MARLISH’S TOP WRITING TIP: My top tip for aspiring authors is to — read, read, read, read anything and everything. Novels, plays, poems, newspapers etc. And to be curious about the world, observe, watch, and reflect. Better still, engage with the world. Do voluntary work. Do anything which sees you interacting with people, animals, and situations. Your writing will be infinitely better for it. To reword Stephen King – “If you don’t read, you won’t have the tools to be able to write.” I also think that having a love of reading puts you in good stead when reading and or editing your own work.
Marlish Glorie was born in Western Australia and has juggled a number of occupations throughout her life. She has worked as a nurse, environmentalist, art dealer and all-round handywoman. Since the publication of The Bookshop on Jacaranda Street she has had a second novel published — Sea Dog Hotel — and is currently working on a third novel. Marlish is married to Western Australian artist Lindsay Pow. They have two children and live in Palmyra.
Why do you write? I love the solitary nature of writing; the chance to wind down and to reflect and to create is pure bliss. It’s sort of like mediation, only more fun!
And of course I love the art of storytelling. The ability to build up a story from scratch is quite a satisfying pursuit. But the thing that got me onto writing, is reading. Reading and falling in love with the written word and the worlds they revealed, be it in children’s books, novels, plays, poems, or the daily newspaper.
What would you be doing if you weren’t a writer? I’d be a nurse. It’s what I initially trained be after leaving school .I loved nursing and would go back in a heartbeat, given the chance.
What was your toughest obstacle to becoming published? My toughest obstacle was myself. Getting over all my insecurities and doubts over my ability to write, then getting over my impatience to get published. I think my first book really suffered because of my impatience to get it out there. I sold the story short. When instead I should have taken my time, developed the story more fully, and which of course as I now appreciate takes years and years and years!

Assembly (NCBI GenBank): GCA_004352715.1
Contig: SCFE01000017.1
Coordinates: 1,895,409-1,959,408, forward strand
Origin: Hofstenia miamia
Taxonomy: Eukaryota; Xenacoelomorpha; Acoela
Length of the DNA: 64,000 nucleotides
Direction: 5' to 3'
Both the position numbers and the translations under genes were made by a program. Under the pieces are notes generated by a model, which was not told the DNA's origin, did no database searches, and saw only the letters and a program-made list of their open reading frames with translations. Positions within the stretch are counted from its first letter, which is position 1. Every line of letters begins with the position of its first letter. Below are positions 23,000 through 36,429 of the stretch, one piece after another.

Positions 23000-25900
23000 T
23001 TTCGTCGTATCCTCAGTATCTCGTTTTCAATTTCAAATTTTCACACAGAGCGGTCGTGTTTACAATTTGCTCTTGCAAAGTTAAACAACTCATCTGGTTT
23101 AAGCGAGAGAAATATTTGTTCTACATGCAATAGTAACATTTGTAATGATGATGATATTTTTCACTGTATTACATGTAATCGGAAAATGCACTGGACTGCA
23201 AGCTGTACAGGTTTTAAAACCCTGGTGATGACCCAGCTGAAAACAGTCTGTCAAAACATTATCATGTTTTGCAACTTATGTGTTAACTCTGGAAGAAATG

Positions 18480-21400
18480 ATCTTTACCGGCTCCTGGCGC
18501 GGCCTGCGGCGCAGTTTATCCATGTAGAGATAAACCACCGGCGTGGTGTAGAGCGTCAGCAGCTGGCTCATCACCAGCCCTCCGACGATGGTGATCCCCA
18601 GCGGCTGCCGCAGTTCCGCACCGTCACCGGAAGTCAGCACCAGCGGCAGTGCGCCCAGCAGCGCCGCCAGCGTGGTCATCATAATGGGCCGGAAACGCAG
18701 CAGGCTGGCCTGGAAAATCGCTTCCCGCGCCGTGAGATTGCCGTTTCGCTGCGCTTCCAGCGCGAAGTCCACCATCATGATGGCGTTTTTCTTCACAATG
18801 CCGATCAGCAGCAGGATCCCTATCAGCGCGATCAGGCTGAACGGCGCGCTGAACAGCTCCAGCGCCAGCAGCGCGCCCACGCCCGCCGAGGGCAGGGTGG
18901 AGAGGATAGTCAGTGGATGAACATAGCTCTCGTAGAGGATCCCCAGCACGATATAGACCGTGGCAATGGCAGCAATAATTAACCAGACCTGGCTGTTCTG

What’s the best aspect of your writing life? Reading.
—the worst? The solitude, which actually has taken me a long time to get accustomed to, and which I now love. And of course another worst thing about my writing life is dealing with the constant niggling doubts of insecurity, not being a good enough writer. But I think all writers have to deal with that “inner critic”.
What would you do differently if you were starting out now as a writer? Don’t sell my stories short. Try and be a heck of lot more patient, to understand that crafting a novel takes time, a great deal of time.
What do you wish you’d been told before you set out to become an author? That being an author can be a very lonely life. But a very wonderful one too.
What’s the best advice you were ever given? To persevere. As a writer, having the ability to persevere is so very important. I do feel fortunate in that I tend to be quite bloody-minded. However I certainly feel the knocks and rejections when they come, and they do. As a writer it certainly helps to have “Nerves of Steel”.
Sea Dog Hotel is a symbolic look into tiny town life in the marginal scrub of Western Australia. It poses the questions, what is happiness, and how is it found by the strange and cursed Ruth and her beautiful but sour seed, Grace, who wash up in the equally cursed Nyacoppin. The town is as far from the ocean as it is from the capital. Ruth, searching for happiness, buys the local pub, The Sea Dog, over the internet. The denizens who at first glance appear bizarre are slowly revealed to be warm and unique strugglers with lives as blighted as the newcomers.
Available from http://www.amazon.com/b?ie=UTF8&node=156633011